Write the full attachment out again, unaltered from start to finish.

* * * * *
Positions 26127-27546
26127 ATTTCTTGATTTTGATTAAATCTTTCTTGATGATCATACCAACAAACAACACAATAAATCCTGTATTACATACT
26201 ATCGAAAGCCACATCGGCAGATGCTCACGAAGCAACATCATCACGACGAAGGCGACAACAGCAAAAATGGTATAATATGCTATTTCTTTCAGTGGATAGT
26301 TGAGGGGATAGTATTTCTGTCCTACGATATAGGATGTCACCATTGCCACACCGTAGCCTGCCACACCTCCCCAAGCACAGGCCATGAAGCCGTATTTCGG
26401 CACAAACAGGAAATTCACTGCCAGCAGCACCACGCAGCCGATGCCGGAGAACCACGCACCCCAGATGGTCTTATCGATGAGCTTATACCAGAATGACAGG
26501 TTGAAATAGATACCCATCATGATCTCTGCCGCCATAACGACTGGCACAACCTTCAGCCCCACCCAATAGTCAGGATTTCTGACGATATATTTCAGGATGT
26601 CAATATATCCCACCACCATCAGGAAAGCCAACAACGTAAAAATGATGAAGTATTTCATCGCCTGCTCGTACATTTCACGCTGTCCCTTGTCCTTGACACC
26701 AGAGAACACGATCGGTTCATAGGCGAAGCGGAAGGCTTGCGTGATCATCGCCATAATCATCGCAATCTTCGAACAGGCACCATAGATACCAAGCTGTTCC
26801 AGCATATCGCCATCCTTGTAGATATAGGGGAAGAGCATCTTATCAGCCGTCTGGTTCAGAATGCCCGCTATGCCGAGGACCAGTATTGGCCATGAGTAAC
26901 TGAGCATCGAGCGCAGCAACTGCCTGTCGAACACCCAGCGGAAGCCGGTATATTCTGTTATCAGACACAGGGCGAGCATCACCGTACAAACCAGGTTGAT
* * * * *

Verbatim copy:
Positions 26127-27546
26127 ATTTCTTGATTTTGATTAAATCTTTCTTGATGATCATACCAACAAACAACACAATAAATCCTGTATTACATACT
26201 ATCGAAAGCCACATCGGCAGATGCTCACGAAGCAACATCATCACGACGAAGGCGACAACAGCAAAAATGGTATAATATGCTATTTCTTTCAGTGGATAGT
26301 TGAGGGGATAGTATTTCTGTCCTACGATATAGGATGTCACCATTGCCACACCGTAGCCTGCCACACCTCCCCAAGCACAGGCCATGAAGCCGTATTTCGG
26401 CACAAACAGGAAATTCACTGCCAGCAGCACCACGCAGCCGATGCCGGAGAACCACGCACCCCAGATGGTCTTATCGATGAGCTTATACCAGAATGACAGG
26501 TTGAAATAGATACCCATCATGATCTCTGCCGCCATAACGACTGGCACAACCTTCAGCCCCACCCAATAGTCAGGATTTCTGACGATATATTTCAGGATGT
26601 CAATATATCCCACCACCATCAGGAAAGCCAACAACGTAAAAATGATGAAGTATTTCATCGCCTGCTCGTACATTTCACGCTGTCCCTTGTCCTTGACACC
26701 AGAGAACACGATCGGTTCATAGGCGAAGCGGAAGGCTTGCGTGATCATCGCCATAATCATCGCAATCTTCGAACAGGCACCATAGATACCAAGCTGTTCC
26801 AGCATATCGCCATCCTTGTAGATATAGGGGAAGAGCATCTTATCAGCCGTCTGGTTCAGAATGCCCGCTATGCCGAGGACCAGTATTGGCCATGAGTAAC
26901 TGAGCATCGAGCGCAGCAACTGCCTGTCGAACACCCAGCGGAAGCCGGTATATTCTGTTATCAGACACAGGGCGAGCATCACCGTACAAACCAGGTTGAT